Hi, I live here
“Good morning sir, would you like a suit.”
“No, it’s Ma’am, I’m a woman… Listen. I’m a woman so you call me ‘ma’am,’ a man is sir, but I’m not a man, I’m female, so you call me ma’am.”
“And let’s get something else straight. I live down this street. I teach down this street. So, I don’t need a suit every day. Just thought we should get that clear.” *handshake*
“Thank you ma’am! You are a good teacher!”
“Have a good day!”
The White Chick on the Motorbike
I never ask questions when a motosai driver takes an alternate route the way I might ask a taxi. I’ve learned they’re avoiding police and/or mafia shake down road blocks, or simple traffic congestion. They look out for their own; they warn each other about these things when one is approaching. Police and/or mafia you ask? Yes. And/or. The drivers around my soi know me well enough, they’ve even taken two friends and I across town at a discounted price (three bikes in Bangkok traffic is something), and they’ve taken me without their official vests on, with the promise of payment days down the line so police wouldn’t see the exchange of bills. Why would I get on a motorcycle with a guy taking his uniform vest off? Well, then he doesn’t get stopped by the police for the shake down, and they know I need to get to school and what not. They know my haunts. I even approached one of the pink vests in Siam last week, and he completed my address and price before I had to finish. I’m a regular now I suppose. Once shortly after my arrival, when the height of Red vs. Yellow was still fading from fever pitch, I was told: If you want to know where the reds or the yellows are, ask the orange shirts. Orange – the color most motosai driver’s vests are. Also available in Pink and Blue, because this is Thailand. For a good month when asked what my politics were, I was smugly saying ‘orange’ to myself in my head.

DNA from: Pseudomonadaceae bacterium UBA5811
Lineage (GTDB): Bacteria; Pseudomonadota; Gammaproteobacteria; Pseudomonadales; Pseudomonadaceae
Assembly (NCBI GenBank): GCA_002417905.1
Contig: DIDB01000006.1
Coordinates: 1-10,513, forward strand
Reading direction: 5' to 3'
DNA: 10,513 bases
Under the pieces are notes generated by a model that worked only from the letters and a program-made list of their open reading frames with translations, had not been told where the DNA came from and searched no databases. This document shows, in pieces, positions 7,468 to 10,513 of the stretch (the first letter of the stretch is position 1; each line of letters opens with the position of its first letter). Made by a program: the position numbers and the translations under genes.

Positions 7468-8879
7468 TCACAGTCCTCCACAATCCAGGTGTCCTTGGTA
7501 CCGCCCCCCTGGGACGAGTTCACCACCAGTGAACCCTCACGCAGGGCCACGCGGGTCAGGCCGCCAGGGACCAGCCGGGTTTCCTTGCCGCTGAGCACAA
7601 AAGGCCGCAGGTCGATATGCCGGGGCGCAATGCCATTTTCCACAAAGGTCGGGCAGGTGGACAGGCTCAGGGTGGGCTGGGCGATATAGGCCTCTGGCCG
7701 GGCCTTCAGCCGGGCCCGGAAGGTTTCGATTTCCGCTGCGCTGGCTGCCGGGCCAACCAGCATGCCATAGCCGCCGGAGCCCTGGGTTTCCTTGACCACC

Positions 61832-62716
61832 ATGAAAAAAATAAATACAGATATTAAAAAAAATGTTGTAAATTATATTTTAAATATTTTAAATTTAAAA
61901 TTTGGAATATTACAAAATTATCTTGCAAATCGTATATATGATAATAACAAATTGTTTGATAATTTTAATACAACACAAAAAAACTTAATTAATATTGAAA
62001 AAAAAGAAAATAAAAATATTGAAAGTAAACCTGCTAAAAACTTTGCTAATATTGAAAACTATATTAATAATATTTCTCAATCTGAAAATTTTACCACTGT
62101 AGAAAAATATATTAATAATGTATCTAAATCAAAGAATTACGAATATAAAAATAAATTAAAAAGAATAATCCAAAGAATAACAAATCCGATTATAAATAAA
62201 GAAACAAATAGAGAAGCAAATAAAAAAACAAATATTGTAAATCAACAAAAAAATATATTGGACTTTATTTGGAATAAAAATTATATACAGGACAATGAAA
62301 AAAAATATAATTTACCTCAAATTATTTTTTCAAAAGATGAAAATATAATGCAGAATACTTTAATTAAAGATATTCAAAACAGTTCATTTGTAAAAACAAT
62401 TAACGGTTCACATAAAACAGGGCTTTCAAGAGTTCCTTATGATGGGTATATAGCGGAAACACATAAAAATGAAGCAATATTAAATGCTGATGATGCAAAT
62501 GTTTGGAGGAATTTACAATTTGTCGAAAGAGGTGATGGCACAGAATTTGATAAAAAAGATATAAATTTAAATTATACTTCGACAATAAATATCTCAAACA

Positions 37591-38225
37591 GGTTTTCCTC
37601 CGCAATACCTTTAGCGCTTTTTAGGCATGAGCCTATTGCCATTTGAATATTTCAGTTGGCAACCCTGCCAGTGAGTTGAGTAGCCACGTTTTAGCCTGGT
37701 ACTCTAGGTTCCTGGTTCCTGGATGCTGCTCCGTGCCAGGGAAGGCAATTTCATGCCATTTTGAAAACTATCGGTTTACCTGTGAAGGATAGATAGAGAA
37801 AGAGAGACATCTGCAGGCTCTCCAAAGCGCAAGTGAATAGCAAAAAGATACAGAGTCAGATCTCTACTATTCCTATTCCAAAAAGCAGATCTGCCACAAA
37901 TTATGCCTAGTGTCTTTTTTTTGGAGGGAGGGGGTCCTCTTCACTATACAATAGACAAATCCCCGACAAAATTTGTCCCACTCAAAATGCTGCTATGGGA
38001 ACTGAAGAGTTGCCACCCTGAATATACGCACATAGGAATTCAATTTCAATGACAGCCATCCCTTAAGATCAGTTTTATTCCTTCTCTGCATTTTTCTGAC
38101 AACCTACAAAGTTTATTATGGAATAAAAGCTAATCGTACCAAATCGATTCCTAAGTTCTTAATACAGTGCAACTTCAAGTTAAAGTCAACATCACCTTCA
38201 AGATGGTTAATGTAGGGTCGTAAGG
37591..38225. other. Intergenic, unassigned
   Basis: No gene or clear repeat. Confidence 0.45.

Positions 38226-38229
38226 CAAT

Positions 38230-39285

The Art of Hacking
“Did you log in from a new location recently?”
Yes facebook, thank you for noticing that I’m trying to circumvent the school blocking facebook and conveniently hopped over to Russia for a quick social media jaunt. Now stop asking me to identify pictures of 9Gag translated into Thai where I have entire classes of students tagged and let me login. I should I remind you that in Russia, facebook logs onto you! Tasteless, I know.
But hey, I actually attempted to use facebook as a tool for communicating assignments with my students before the successful block, because they were constantly distracted by it. And well, they still are, on their contraband phones and not contraband iPads with private internet connections. Besides which, if my school could be bothered to give the foreigners logins, I wouldn’t have to do this any way, it’s not blocked for other staff. Foreigners are relegated to the generic student login; hence I’m blocked from everything the students are. Including the Indiana Department of Education for the past month, for what reason I have no idea, but that was the icing on the cake, I had to get around it.
It’s said that China produces some of the best hackers in the world, because they get so much practice. What they may not get in school, those with net access get in every day firewall scaling; problem solving at its finest. As much as it chagrins me when game files are downloaded throughout the computer lab yet again, it warms my heart somewhat to hear some of the students have also been creatively ‘unblocking’ websites the school has blocked. I’m not even talking Ministry of Communication Technology here, just school blocks. I just hope my budding hackers put it to good use outside of MICT later down the line. If you’re unfamiliar with MICT, please do a google search of censorship in Thailand. If living outside of Thailand, notice that none of your results come up with the following page when you try to click through:
And please, if at all inclined to collect as much random knowledge about the world as possible, educate yourself on this issue.